Positive parenting can overcome the effects of poverty on brain development in adolescents, according to a new report published in the Journal of the American Medical Association.
Numerous studies on the association of poverty with poor academic and psychosocial outcomes in childhood have pointed to the critical role of stress on brain development. Physical and social stress that often occurs during childhood in lower socioeconomic environments can influence the growth of the brain. In particular, there is evidence that development of the amygdala and hippocampus, brain regions that support learning, memory, mood and stress reactivity, is suppressed in disadvantaged children.
Brody et al conducted a neuroim aging study on 119, 25-year-olds who had participated as adolescents in the Strong African American Families randomized trial (SAAF), a program designed to mitigate the negative effect of life stress on rural African American youths by encouraging positive parenting. The intention of the study was to correlate the size of specific areas of the hippocampus and amygdala in these individuals, as determined by magnetic resonance imaging, with the number of years between the ages of 11 and 18 that they had lived under the federal poverty line.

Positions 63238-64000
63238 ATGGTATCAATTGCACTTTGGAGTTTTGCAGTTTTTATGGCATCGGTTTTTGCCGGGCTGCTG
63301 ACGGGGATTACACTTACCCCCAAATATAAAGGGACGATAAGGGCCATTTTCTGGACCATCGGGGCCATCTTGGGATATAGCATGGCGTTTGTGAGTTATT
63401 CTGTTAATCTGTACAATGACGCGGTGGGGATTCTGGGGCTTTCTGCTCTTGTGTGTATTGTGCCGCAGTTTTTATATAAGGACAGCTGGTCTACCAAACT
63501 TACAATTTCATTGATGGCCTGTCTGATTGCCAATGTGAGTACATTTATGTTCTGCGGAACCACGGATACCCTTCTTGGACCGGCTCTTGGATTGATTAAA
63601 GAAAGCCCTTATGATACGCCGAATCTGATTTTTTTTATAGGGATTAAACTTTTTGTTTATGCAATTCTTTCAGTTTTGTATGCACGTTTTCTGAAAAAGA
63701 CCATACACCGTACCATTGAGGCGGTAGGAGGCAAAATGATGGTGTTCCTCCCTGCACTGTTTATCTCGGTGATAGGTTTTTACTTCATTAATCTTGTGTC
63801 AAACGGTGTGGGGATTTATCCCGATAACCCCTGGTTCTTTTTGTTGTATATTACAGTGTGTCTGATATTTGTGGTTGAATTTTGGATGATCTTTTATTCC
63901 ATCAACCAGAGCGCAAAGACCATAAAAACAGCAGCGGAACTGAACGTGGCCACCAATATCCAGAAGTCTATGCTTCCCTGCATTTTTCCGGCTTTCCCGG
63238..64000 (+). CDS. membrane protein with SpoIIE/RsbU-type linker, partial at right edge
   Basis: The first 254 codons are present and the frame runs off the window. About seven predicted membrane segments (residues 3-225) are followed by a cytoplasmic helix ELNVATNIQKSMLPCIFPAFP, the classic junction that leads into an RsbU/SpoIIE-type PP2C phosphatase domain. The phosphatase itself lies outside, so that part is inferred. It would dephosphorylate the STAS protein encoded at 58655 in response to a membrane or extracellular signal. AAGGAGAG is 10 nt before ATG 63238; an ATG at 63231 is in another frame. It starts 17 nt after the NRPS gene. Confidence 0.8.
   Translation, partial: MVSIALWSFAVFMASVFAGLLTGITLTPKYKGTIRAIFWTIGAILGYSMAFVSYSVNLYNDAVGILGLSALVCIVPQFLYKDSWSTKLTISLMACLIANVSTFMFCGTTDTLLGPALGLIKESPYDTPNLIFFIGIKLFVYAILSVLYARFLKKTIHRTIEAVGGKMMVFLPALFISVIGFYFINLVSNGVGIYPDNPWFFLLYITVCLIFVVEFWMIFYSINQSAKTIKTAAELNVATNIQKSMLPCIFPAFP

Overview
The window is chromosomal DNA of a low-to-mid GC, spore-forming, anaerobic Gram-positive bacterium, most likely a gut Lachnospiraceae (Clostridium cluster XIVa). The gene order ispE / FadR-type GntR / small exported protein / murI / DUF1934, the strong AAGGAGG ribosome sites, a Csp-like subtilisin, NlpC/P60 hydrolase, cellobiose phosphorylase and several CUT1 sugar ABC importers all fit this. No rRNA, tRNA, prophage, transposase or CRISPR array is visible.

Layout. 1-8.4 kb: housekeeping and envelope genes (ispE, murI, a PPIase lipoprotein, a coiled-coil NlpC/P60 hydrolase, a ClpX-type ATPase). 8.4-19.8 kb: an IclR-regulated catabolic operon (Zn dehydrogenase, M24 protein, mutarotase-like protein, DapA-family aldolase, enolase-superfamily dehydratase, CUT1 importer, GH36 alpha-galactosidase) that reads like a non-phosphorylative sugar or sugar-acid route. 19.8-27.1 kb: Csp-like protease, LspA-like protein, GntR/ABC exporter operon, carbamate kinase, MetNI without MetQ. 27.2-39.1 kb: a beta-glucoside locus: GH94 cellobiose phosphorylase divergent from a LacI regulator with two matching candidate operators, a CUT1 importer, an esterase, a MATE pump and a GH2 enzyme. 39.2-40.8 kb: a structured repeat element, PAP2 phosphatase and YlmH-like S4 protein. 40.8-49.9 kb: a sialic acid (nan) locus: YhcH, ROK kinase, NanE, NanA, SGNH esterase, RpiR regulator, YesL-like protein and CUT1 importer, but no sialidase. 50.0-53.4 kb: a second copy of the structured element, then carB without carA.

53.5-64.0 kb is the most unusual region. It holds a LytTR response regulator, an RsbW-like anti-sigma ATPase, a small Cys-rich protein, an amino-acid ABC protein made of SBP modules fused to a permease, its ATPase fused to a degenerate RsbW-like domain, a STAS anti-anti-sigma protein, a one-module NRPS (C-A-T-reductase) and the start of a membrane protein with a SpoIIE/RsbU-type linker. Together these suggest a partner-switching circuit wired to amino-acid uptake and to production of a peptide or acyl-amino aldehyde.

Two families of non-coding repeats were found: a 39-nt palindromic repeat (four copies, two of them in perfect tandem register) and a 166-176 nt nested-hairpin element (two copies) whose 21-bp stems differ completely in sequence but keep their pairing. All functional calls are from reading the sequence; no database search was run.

The results showed that, in the control population that had not been enrolled into the SAAF program, more time spent living in poverty was associated with smaller than average volume in areas of the amygdala and hippocampus. The good news was that this suppressive effect of poverty on brain maturation was prevented in those youths whose families had the benefit of the SAAF intervention. The promotion of positive parenting had conferred resilience to the stress of poverty. Importantly, this protective effect was detected at age 25 it had lasted into adulthood.
Interestingly, these positive results were achieved in a program serving the families of adolescent children. More than 95% of brain development occurs during the first six years of life, and the brain is particularly susceptible to the stress associated with poverty during this timeframe.
This study encourages us that, through interventions that help parents to bring up their children in a positive, responsive way, it is possible to buffer against the consequences of poverty and low socioeconomic environments. Leveling the playing field for disadvantaged children in this way can contribute to closing the achievement gap.
This Article was Written by Nikki Shearman for Reach Out & Read